I doubt the 2 settling sessions will make a lasting impact on him but know they will have on you. I'd look for an experienced childminder and explain what's happened! Good luck

MagpiesNUFC Mon 04-Dec-17 19:44:48

She asked for info on what he likes etc but I don’t know, maybe it was OTT.

I just filled in the paperwork that she gave me which seemed a lot to me- lots of developmental questions etc, it took me ages!

I just thought it was weird that she was so positive and then out of the blue I got this very negative text. I would have thought she would have spoken to me face to face or at least called.

OlennasWimple Mon 04-Dec-17 19:46:44

Have you spoken to her about her change of heart? Could be worth trying to understand what has prompted her to decide not to go ahead, even though she is unlikely to change her mind

Ikanon Mon 04-Dec-17 19:48:17

I had this with a CM with DD1 at 12 months. Turns out she's a dick and I was very lucky!

I panicked but found a lovely CM who DD loved. The nursery I had originally selected ended up closing down less than 6 months later shock But all ended well for DD1 so third time lucky was true for me.

AJPTaylor Mon 04-Dec-17 19:50:22

Its sounds to me she has had a better offer.

OhNoFuckADuck Mon 04-Dec-17 19:51:38

Is there another nursery? I had a nursery that didn't work but then found one that was perfect. It needs to be right for your child.

3boys3dogshelp Mon 04-Dec-17 19:54:02

It's easy to say but try not to worry. For whatever reason she wasn't the right person for your ds. You don't want someone looking after him who doesn't want to, or who thinks that the level of care you expect is too much. Better to know that now than after he has settled with her and you have started back at work. let some of the childcarers on here give you some pointers on how much info they would need or expect for a new minded? I cringe when I think about things I said to nursery when ds1 first started blush. Ds3 I told them his name and ran away!!!
On a positive note she said he settled with her so he can do it! I hope you find someone soon.

Hatingliferightnow Mon 04-Dec-17 19:55:49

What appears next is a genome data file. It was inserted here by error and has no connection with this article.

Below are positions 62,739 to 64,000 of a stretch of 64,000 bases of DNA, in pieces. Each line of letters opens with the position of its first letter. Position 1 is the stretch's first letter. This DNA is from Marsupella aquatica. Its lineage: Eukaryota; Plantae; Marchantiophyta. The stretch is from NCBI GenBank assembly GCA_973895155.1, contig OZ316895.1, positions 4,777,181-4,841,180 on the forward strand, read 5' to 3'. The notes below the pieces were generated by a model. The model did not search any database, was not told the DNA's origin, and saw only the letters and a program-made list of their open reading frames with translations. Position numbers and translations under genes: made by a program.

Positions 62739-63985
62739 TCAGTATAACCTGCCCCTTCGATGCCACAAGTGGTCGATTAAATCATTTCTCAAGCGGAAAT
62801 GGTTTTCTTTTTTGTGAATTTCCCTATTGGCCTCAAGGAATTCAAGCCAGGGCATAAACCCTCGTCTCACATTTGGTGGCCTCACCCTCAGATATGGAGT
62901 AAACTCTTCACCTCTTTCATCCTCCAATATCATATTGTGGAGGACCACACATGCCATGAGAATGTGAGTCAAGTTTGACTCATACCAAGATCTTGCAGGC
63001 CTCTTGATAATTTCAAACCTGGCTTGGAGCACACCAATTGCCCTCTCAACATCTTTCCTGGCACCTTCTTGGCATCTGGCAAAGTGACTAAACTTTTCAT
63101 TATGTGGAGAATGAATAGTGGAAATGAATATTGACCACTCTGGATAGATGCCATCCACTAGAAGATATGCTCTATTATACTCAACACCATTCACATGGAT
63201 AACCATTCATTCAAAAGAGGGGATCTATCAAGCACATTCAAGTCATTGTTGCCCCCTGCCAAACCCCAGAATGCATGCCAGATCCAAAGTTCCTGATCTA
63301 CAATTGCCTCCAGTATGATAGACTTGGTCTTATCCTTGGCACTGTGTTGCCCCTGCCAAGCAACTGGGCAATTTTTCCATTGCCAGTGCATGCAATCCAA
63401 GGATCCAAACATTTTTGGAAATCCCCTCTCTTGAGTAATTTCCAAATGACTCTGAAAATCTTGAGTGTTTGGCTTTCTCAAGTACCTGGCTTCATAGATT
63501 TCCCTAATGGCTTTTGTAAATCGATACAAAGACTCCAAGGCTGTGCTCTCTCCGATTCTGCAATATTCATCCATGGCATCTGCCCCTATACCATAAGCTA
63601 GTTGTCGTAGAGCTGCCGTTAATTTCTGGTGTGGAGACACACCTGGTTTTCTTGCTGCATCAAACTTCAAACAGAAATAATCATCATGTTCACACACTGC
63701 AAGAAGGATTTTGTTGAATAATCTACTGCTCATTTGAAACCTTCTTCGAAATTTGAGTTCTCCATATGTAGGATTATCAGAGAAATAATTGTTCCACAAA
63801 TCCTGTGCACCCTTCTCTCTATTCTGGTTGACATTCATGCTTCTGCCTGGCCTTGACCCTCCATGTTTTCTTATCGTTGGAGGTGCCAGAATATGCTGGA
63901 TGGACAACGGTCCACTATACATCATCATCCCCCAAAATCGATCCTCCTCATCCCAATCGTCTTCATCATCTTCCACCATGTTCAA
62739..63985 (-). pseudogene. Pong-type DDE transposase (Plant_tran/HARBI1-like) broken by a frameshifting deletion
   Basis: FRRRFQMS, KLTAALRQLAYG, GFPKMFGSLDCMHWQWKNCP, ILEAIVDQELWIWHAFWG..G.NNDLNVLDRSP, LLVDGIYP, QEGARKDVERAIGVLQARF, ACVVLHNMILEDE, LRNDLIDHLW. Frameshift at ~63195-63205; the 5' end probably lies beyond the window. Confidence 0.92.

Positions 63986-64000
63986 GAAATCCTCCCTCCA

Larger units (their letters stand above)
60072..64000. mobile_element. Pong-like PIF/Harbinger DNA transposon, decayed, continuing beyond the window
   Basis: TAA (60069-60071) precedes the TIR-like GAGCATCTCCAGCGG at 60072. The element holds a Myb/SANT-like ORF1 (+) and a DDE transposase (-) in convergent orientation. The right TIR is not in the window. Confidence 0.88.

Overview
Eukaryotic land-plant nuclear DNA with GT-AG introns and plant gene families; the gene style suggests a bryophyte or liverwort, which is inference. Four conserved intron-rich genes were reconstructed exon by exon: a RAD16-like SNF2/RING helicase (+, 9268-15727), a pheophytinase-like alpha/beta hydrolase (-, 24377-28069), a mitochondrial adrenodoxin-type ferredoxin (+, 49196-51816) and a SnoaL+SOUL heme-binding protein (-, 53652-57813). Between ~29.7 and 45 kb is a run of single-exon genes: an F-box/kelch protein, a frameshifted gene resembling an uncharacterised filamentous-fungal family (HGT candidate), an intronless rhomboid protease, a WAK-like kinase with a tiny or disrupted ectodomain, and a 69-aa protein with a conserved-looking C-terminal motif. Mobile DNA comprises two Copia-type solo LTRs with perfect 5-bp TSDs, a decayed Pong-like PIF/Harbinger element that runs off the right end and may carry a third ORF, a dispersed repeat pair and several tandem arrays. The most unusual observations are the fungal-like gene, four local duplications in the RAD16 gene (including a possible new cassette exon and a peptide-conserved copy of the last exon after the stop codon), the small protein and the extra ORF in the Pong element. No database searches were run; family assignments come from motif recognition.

I had a bad experience with child minder too. I spoke to her on phone and she confirmed that she had availability for my two children aged 4 and 9 after school for three sessions per week. We went to meet her and she was glowing about how well behaved they were and how looking forward to having them come to the home and how they would play well with her children. We continued to talk whilst they all played outside and I explained that youngest was dyspraxic. She asked this meant she had to watch him all the time when in garden. I said yes and she said that this was fine

She text me an hour later to say that she was no longer going to be child minding as it did not fit in with her family. However, I continued to see her collecting children from the school. I managed to find another excellent childminder who was happy to accommodate .

CustardDoughnutsRule Mon 04-Dec-17 19:55:57

My first thought was the same as 3boys - have you given instructions that just aren't compatible with the rest of her routine with the other mindees? Give her a ring.

Though I have never understood how a CM can settle a baby for naps while also looking after toddlers. I found it complicated enough with my 2.

GottadoitGottadoit Mon 04-Dec-17 19:56:46

I imagine this will just make the anxiety worse for him!

confused Eh? He will be oblivious!

MagpiesNUFC Mon 04-Dec-17 19:58:42

this is all reassuring thank you! Everyone I know has children who settled straight into nursery with the standard two sessions.

It's difficult as we are restricted to one area as we move with work so childcare has to be near home and to be honest there aren't that many options but I will look further.

You are right - better to find out now than in a month's time when I'm already back at work.

Mookatron Mon 04-Dec-17 20:02:14

It'll be something completely different like she's had a better offer or she's had a think and doesn't want to do babies, or something like that.

Don't worry about it, just look for someone else. It's quite annoying of her but it's her right to change her mind.

mumisnotmyname Mon 04-Dec-17 20:02:55

I put my pair into nursery part time at 14 months, it took them at least a month to settle in. They really enjoyed it after a few months but it wasn't easy at first. The right care will support your DC and help him settle in.

SheSparkles Mon 04-Dec-17 20:05:00

Take what other people say about how well their child settled in with a pinch of salt. This is up there with babies sleeping through the night and potty training for stealth boasting.
I was let down similarly by a childminder, and it worked out for the best for us, my son ended up being looked after by an amazing mum and daughter team who we’re still very close to now, and ds is 15! I hope you have the same experience as we did

MagpiesNUFC Mon 04-Dec-17 20:05:49

Hatingliferightnow-
It is much easier when people are honest and upfront about things! Glad you found somewhere suitable in the end.

somanyusernames Mon 04-Dec-17 20:08:39

Yes it’s unfortunate but I wouldn’t try and talk around a CM who is flakey at best - sounds like a bad match so onwards and upwards. After 2 dc we’ve been through a fair number of childcare options - no nanny shares in your area?

MagpiesNUFC Mon 04-Dec-17 20:09:03

I suppose what I need to know is
1) am I OTT / annoying - hopefully I can change this
2) is my child unusually difficult
3) has she found someone wanting more days / an 'easier' age

then decide on a plan